“California is a giant state with a big and diverse uninsured population that has embraced the law, has political will, has money for outreach, … and has been out front implementing the Affordable Care Act,” said Drew Altman, president and CEO of the Kaiser Family Foundation in the briefing.  “So both its successes and its challenges, they really matter for other states, and they really matter for the country.”

Read the rest of this entry »

Health Affairs Web First: Medicaid/Marketplace ‘Churning’ State-By-State


March 12th, 2014
by Tracy Gnadinger

The Affordable Care Act (ACA) requires almost all Americans to have health insurance. For most lower-income Americans, this means coverage through Medicaid, employer-sponsored insurance, or health exchanges, depending on their income and state of residence. Approximately half of all low-income, non-elderly Americans experience a change of income or family circumstance in a given year, which may result in an involuntary shift in how they are covered from health insurance purchased through an exchange to Medicaid — or vice versa. This process, called “churning,” could lead to both gaps in coverage and disruptions in the continuity of care.

A new study released today as a Web First by Health Affairs provides state-by-state estimates of churning. Using data from two Census Bureau sources — its 2008 Survey of Income and Program Participation, and American Community Surveys from 2009–2011 — Benjamin Sommers, John Graves, Katherine Swartz, and Sara Rosenbaum found that every state is likely to have significant numbers of residents whose eligibility changes over time: at least 40 percent of eligible adults over the course of twelve months. They observed that higher-income states and states with more generous Medicaid eligibility criteria in place before the ACA’s expansion experienced a higher rate of churning, although differences between states were small. (The authors’ analysis assumes that all states had expanded Medicaid under health reform. At the moment, twenty-five states and the District of Columbia have done so.)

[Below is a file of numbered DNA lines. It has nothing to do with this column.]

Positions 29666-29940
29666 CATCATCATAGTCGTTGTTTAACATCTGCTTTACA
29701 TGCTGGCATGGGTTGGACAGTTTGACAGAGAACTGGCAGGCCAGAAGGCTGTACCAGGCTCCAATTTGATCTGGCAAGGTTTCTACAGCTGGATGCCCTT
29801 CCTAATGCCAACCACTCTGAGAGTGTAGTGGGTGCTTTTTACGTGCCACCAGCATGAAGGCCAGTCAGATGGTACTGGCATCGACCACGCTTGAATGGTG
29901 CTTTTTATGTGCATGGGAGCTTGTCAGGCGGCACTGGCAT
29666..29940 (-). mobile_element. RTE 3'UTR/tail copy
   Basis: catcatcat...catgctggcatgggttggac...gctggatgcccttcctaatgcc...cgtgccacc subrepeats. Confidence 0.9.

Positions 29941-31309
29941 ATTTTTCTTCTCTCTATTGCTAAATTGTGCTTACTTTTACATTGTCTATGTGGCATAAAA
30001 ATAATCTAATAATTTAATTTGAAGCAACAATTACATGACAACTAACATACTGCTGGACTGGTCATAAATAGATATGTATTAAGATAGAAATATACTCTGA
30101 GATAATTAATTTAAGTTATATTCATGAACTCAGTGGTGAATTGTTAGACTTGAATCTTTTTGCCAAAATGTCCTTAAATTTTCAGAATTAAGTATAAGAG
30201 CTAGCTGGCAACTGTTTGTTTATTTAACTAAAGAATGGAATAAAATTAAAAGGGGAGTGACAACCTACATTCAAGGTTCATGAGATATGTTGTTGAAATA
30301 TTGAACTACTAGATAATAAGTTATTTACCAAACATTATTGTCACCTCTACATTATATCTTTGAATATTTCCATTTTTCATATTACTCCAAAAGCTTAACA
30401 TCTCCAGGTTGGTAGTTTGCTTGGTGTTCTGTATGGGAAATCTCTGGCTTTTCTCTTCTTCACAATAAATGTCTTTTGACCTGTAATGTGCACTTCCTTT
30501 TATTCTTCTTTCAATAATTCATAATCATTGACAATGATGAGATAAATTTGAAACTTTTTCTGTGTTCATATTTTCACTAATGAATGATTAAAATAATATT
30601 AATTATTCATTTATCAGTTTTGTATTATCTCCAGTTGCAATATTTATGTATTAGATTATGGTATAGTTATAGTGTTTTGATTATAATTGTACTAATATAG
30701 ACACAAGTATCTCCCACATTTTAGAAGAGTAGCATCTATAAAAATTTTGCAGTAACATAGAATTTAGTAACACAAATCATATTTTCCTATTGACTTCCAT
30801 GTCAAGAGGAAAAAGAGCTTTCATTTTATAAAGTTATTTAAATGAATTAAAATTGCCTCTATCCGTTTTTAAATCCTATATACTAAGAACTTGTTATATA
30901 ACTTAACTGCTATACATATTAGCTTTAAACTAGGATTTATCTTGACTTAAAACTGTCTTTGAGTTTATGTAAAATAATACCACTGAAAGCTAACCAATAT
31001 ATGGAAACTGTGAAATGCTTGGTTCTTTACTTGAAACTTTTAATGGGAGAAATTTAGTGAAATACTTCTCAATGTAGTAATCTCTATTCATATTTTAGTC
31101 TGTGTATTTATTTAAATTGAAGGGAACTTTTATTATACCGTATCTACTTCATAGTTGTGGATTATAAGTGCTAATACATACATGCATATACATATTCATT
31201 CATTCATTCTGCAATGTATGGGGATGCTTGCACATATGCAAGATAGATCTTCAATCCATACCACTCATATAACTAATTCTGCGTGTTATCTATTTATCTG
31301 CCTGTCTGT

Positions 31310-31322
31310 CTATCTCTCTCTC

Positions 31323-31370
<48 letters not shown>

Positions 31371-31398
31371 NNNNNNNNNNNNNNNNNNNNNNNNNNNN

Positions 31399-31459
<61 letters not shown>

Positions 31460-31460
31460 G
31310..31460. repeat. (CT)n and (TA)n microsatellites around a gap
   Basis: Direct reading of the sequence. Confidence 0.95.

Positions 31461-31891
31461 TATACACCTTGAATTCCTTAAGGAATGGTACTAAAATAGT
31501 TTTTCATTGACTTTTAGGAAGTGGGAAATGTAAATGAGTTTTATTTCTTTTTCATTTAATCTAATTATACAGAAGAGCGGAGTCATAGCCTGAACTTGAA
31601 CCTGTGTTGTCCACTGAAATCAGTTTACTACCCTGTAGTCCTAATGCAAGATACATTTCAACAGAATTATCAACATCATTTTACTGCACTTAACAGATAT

Read the rest of this entry »

Neighborhood Grocery Stores Combat Obesity, Improve Food Perceptions


March 12th, 2014
by Yael Lehmann

The Cummins et al article “New Neighborhood Grocery Store Increased Awareness of Food Access but Did Not Alter Dietary Habits or Obesity,” published in the February issue of Health Affairs, generated considerable media attention, with headlines claiming that grocery stores do not contribute to healthy diets or reductions in obesity.  However, the study offered no conclusive proof showing that access to grocery stores is not a part of the solution to preventing obesity.  In fact, the study showed clear signs of promise that the intervention was working in key aspects during the short time the researchers collected data.  Within just a few months after the new supermarket opened, for example, researchers documented significant improvement in residents’ perceptions about the choice and quality of fresh fruits and vegetables, along with improvements in their perception of healthy food accessibility.